MICHAEL Fingleton (72) cannot be legally forced to hand back the controversial €1m payment as he was contractually entitled to it.
He was paid a total package of €2.4m in 2008, including a salary of €893,000 and almost €450,000 in holiday pay.
The €1m sum was paid as "an incentive" to keep Mr Fingleton employed as chief executive by the building society during a time of market turmoil.
Mr Fingleton had stepped down from Nationwide's board in January 2008 as required by the institution's rules, having reached the age of 70.
The building society had considered changing its rules to remove the age bar, but this was rejected at its annual general meeting. However, Mr Fingleton found this decision "unacceptable".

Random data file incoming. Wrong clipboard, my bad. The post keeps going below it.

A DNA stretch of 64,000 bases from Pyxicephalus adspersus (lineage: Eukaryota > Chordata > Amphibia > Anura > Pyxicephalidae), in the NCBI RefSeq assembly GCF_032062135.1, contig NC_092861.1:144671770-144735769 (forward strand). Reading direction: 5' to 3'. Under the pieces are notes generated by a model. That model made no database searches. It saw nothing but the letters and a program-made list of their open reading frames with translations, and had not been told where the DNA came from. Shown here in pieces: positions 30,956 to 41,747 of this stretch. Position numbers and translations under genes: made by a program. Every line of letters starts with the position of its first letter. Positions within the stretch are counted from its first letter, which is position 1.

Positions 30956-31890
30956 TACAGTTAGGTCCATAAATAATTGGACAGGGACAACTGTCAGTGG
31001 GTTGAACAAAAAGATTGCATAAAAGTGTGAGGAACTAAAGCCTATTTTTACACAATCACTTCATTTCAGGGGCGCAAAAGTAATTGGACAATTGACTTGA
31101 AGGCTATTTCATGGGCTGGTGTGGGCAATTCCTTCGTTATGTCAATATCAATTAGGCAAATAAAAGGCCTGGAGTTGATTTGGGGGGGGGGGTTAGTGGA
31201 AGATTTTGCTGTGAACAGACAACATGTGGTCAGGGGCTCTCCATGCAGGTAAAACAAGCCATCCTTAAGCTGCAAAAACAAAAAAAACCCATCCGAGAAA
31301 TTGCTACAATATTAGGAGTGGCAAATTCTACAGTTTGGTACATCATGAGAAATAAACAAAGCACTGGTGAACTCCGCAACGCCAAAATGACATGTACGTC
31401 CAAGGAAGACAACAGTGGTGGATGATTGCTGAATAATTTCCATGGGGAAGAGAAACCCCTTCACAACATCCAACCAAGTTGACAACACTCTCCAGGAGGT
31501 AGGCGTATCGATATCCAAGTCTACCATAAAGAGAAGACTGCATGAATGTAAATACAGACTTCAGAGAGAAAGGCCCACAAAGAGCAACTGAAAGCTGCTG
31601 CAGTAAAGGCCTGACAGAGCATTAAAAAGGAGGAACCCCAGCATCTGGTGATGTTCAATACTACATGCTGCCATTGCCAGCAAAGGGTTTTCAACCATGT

Negotiations began to ensure he remained with the society and it was agreed that his salary for 2008 would be increased by 10pc from €812,000 to €893,000 with an extra payment of €1m.
The bonus "was not to be linked to performance or any further assessment".
Mr Fingleton also has the largest pension pot in the country at €28m. He benefited from a range of extraordinarily "generous" top-up arrangements and he upped his pension scheme just before the credit crunch began in 2007, preserving its value.